Standing and Sitting
Standing is the traditional posture for prayer and worship in the Orthodox Church. We do have seats, for those who are older or infirm— or tired of standing! We all (including visitors) stand up:
- At the Little Entrance
- During the Gospel reading
- At the Great Entrance
- During the Anaphora and the distribution of Holy Communion
We have copies of the service of the Divine Liturgy if you would like to read along during the service. If you would rather observe instead of reading, there is much benefit in that, too.
The Sign of the Cross
During any service, you’ll see people bless themselves with the sign of the cross. Sometimes we do this at the same time, but occasionally at different times. It is a matter of personal piety, not of dogma.
Orthodox bless themselves in a specific way. We place our thumb and first two fingers together, to represent one God in three persons, Father, Son, and Holy Spirit. We fold our last two fingers into our palm, to represent the two natures of Christ, human and divine. To make the sign of the cross, we touch fingers to forehead, chest, right shoulder, then left shoulder.
As a visitor, please do what feels comfortable to you: Nothing at all, or left-shoulder-to-right shoulder if that’s what you’re used to.
Christ welcomed the little children and so do we. But we know kids grow restless. We have an Infants Room if your little one needs a break. The Infants Room has toys, a crib, a changing table, and a rocking chair for mom or dad. Just ask anyone with a child, and they’ll be happy to show you the way. Also, we have two restrooms in the parish hall, to the left of the kitchen.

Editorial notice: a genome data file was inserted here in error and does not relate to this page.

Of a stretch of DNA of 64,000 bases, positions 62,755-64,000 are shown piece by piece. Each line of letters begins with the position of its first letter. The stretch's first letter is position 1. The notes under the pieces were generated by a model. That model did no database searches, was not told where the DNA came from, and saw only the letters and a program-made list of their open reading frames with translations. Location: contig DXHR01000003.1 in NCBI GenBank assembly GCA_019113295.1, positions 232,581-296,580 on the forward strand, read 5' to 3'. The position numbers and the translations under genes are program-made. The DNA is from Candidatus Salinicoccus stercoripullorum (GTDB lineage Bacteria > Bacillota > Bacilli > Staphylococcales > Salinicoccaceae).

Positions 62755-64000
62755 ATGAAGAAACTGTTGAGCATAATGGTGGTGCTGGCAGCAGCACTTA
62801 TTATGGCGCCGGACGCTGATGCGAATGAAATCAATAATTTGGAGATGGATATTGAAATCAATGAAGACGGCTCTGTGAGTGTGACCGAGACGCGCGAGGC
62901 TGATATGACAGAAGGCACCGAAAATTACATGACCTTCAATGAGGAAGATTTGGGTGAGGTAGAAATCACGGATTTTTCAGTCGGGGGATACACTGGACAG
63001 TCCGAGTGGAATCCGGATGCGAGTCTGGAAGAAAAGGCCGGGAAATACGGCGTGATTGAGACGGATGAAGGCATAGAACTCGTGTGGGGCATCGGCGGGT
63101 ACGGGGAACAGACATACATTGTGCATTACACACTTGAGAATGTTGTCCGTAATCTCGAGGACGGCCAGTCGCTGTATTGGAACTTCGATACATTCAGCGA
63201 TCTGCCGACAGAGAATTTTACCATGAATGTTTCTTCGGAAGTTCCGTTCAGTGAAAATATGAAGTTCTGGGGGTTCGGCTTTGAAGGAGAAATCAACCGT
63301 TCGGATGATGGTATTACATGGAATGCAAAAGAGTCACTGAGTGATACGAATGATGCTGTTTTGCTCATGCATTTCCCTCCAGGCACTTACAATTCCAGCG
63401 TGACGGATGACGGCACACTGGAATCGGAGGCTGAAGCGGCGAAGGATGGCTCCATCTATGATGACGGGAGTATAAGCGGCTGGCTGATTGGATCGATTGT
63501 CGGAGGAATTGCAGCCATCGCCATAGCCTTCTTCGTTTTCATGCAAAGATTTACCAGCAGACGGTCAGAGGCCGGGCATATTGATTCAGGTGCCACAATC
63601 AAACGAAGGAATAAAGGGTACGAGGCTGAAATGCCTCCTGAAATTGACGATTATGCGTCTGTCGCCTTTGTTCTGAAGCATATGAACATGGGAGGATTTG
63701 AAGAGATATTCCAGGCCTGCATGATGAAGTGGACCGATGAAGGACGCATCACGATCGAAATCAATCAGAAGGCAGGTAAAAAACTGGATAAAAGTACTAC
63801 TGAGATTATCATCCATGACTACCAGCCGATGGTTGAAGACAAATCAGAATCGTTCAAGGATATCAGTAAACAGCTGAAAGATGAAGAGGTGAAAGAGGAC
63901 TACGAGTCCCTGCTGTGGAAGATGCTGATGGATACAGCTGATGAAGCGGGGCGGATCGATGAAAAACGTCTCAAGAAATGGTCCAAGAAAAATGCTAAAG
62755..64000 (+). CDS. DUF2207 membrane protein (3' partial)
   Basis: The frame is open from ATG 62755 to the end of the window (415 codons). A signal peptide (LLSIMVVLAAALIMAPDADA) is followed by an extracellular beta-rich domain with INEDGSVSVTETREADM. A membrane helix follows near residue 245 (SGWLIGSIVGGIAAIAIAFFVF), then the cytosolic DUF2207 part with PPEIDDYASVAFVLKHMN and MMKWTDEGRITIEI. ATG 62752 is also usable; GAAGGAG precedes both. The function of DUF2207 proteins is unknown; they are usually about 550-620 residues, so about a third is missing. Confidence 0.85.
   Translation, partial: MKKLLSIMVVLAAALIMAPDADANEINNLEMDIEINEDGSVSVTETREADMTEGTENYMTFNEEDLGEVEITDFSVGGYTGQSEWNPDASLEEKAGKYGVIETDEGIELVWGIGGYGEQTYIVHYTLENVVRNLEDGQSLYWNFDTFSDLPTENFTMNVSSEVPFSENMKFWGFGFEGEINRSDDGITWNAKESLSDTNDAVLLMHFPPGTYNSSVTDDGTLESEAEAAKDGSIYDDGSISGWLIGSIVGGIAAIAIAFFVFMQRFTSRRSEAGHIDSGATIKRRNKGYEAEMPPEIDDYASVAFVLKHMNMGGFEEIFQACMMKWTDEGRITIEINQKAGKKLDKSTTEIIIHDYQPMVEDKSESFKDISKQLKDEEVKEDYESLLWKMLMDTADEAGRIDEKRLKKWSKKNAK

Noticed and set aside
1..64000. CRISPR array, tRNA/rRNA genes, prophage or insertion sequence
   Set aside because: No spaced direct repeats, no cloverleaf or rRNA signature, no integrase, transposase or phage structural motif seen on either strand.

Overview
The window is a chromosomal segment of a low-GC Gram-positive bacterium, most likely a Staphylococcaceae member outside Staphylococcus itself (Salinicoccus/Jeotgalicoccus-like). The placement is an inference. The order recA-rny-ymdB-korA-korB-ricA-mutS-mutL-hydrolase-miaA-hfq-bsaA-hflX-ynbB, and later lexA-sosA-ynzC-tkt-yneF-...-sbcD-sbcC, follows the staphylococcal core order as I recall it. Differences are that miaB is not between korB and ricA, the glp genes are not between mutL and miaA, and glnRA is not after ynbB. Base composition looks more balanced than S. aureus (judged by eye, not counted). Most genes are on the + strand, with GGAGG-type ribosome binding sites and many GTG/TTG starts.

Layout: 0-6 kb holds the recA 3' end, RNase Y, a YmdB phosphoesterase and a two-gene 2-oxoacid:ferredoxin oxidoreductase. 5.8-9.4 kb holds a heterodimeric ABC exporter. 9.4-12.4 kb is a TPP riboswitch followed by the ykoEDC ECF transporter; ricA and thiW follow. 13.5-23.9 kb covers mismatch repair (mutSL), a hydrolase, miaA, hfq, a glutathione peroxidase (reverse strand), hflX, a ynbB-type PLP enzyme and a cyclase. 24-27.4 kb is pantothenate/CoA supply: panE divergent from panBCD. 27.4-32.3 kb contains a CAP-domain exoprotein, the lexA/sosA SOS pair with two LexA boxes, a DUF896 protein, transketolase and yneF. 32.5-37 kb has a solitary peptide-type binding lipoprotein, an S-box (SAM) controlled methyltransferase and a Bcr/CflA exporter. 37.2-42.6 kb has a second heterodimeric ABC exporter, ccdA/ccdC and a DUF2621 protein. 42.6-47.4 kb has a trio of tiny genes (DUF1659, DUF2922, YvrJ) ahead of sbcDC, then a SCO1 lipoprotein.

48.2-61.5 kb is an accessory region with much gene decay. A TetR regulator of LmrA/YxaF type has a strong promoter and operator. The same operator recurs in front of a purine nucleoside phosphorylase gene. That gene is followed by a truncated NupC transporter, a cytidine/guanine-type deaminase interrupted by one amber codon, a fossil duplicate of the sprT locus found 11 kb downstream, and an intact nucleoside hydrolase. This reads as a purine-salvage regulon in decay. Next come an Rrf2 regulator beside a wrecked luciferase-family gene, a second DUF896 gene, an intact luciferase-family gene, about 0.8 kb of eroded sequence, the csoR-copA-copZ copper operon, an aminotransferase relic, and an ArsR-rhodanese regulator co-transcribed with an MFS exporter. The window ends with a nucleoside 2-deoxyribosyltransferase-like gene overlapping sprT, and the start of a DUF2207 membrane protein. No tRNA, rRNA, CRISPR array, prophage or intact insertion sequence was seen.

During the Eucharist
Only those baptized and chrismated in the Holy Orthodox Church receive Communion. If you are an Orthodox Christian and have prepared yourself by recent confession, prayer, and fasting, you are welcome to approach the Holy Mysteries. We do not practice "open communion" because to receive the sacrament is to declare one’s commitment to the Orthodox Faith. Wait until you have accepted the Orthodox teachings on the mystery of the Eucharist, and have been received into Christ’s Holy Orthodox Church, before coming forward for Communion.
After taking Holy Communion (and also at the end of the liturgy), we Orthodox eat a piece of blessed bread. (It is not Holy Communion). If a parishioner offers you a piece of this bread, please, accept and eat it! As it is blessed, please eat it respectfully, dropping as few crumbs as possible.
Kissing the Cross, the Gospel, and the Priest’s Hand
At the end of Divine Liturgy, we all come forward to kiss the cross and receive a final piece of antidoron. (Similarly, at the end of Vespers, and during Orthros, we come forward to kiss the Gospel book.) We also at these times kiss the hand of our priest. After all, the priest offers the Holy Gifts of Christ's Body and Blood on our behalf. We do not expect non-Orthodox visitors to kiss the priest’s hand. You may kiss the cross, or gospels if you wish. Please do come forward to receive antidoron and exchange a ”Good morning!” with Father John or Father Spyridon.
After the Service
We no longer serve our usual lively potluck Agape Meal, due to the coronavirus pandemic.
The Bookstore is open for an hour after the end of the Divine Liturgy.
Our About Each Service page gives you details on the purpose and composition of our weekend services; Vespers, Orthros, and the Divine Liturgy.